The New Rules: Four Options for Redefining the Long War

The New Rules: Four Options for Redefining the Long War

There is a profound sense of completion to be found in America's elimination of Osama bin Laden, and the circumstances surrounding his death certainly fit this frontier nation's historical habit of mounting major military operations to capture or kill super-empowered bad actors. Operation Geronimo, like most notable U.S. overseas interventions of the past quarter-century, boiled down to eliminating the one man we absolutely felt we needed to get to declare victory. Now we have the opportunity to redefine this "long war" to America's most immediate advantage. I spot four basic options, each with their own attractions and distractions.

Declare victory and go home. This is what the bulk of the American public wants, and that desire shouldn't be casually dismissed as naïve. After all, we went to Afghanistan to dismember al-Qaida's central leadership cell there, and by all accounts, we've basically accomplished that mission. Al-Qaida's headquarters staff is in permanent, off-the-grid hiding -- overwhelmingly in Pakistan. It has also been reduced to providing leadership that is more inspirational than operational in character. Tactically speaking, the network's center of gravity sits today in Yemen with al-Qaida in the Arabian Peninsula (AQAP). Given the instability and proliferation risks of Libya's civil war, we must also consider al-Qaida in the Islamic Maghreb (AQIM) to be of second-order importance. Staying in Afghanistan keeps us in bed with Pakistan, which means continuing to provide massive military aid to the closest thing China has as a military ally. If we're so worried about China's growing might, this path seems downright goofy. Afghanistan's run as the "good war" is officially over.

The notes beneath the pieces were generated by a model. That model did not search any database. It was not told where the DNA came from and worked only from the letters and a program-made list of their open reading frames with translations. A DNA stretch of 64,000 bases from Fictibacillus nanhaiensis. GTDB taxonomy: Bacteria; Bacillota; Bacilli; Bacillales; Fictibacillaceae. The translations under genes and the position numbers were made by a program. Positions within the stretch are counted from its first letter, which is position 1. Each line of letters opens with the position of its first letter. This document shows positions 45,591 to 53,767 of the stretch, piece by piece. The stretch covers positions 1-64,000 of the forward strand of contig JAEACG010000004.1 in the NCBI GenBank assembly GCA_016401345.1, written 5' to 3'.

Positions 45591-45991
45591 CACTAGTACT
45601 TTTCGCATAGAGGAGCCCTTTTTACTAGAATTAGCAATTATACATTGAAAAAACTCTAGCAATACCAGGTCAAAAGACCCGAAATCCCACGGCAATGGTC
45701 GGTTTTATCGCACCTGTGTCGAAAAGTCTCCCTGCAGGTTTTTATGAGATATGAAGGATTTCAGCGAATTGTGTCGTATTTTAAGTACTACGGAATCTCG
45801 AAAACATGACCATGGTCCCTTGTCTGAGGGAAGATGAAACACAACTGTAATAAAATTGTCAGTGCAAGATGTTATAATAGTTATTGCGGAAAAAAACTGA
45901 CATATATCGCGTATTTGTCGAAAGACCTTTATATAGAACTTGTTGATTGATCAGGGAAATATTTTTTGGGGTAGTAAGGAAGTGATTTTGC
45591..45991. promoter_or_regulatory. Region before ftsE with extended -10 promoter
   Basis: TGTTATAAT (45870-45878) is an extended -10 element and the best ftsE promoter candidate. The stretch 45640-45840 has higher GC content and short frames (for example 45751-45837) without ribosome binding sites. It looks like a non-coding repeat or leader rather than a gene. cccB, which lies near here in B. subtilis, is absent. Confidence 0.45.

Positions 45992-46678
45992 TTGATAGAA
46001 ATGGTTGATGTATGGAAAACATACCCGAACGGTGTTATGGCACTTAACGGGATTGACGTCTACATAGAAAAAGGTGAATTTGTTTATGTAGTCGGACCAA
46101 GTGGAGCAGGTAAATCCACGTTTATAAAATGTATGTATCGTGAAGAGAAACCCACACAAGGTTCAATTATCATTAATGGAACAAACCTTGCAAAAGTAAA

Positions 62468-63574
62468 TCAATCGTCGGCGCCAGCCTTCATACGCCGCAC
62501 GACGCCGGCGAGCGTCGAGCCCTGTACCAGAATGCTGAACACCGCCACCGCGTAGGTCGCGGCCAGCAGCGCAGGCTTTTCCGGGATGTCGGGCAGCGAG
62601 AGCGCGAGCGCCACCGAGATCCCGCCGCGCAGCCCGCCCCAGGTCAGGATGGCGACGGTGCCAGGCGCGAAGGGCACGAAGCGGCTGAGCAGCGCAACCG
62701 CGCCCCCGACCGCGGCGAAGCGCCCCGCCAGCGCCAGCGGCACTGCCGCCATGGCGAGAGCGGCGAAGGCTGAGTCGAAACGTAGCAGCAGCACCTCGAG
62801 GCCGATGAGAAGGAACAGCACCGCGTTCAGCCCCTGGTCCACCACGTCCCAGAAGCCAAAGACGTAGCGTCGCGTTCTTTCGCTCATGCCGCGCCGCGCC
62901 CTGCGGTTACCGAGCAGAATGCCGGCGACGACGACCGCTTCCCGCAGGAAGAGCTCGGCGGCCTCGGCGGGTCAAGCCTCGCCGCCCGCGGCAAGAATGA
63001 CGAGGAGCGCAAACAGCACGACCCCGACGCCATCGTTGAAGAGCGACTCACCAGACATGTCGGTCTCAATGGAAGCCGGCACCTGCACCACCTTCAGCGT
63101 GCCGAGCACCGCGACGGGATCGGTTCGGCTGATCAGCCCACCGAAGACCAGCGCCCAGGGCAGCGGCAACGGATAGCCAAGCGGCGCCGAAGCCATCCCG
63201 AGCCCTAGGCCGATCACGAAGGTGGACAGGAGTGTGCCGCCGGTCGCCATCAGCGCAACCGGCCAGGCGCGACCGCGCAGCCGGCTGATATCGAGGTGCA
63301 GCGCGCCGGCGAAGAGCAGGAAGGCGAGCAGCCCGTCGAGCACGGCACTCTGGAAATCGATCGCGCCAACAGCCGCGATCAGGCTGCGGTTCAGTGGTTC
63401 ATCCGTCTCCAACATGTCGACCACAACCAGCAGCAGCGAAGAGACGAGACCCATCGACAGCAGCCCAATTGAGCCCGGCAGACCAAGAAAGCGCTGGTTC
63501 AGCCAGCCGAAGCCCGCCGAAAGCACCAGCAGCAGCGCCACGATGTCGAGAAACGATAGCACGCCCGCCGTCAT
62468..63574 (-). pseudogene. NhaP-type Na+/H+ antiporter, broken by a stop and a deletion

Press on maximally -- in Pakistan. Over time, this would require only a small-footprint presence in Afghanistan to facilitate cross-border strikes that will eventually get us kicked out of Pakistan anyway. The aid price tag Kabul will demand in return for allowing us to maintain bases in Afghanistan for this purpose has to be less than the $20 billion we've doled out to Pakistan since Sept. 11, the vast majority of which has been diverted to purposes other than those intended. Pakistan, for example, is on the verge of fielding tactical nuclear weapons vis-à-vis India, paid for by us! We are heading toward eventual containment of Pakistan, even as we are loath to admit it to ourselves. But with the help of the hefty intelligence haul from bin Laden's compound, we should strike at additional targets while the iron remains hot -- whatever the consequences. We can't draw down too fast in Afghanistan anyway, so President Barack Obama's instinctive preference for the aggressive use of drones, special operations hunters, CIA paramilitary teams and the like is right on the mark. If Obama's talk of sticking with Pakistan is just cover for such a maximal push, then fine. But if he's serious about lashing U.S. strategic interests to this failed and fake state, then we've just bought ourselves a West Asian version of North Korea.

Keep reading for free!

Get instant access to the rest of this article by submitting your email address below. You'll also get access to three articles of your choice each month and our free newsletter:

Or, Subscribe now to get full access.

Already a subscriber? Log in here .

What you’ll get with an All-Access subscription to World Politics Review:

A WPR subscription is like no other resource — it’s like having a personal curator and expert analyst of global affairs news. Subscribe now, and you’ll get:

  • Immediate and instant access to the full searchable library of tens of thousands of articles.
  • Daily articles with original analysis, written by leading topic experts, delivered to you every weekday.
  • Regular in-depth articles with deep dives into important issues and countries.
  • The Daily Review email, with our take on the day’s most important news, the latest WPR analysis, what’s on our radar, and more.
  • The Weekly Review email, with quick summaries of the week’s most important coverage, and what’s to come.
  • Completely ad-free reading.

And all of this is available to you when you subscribe today.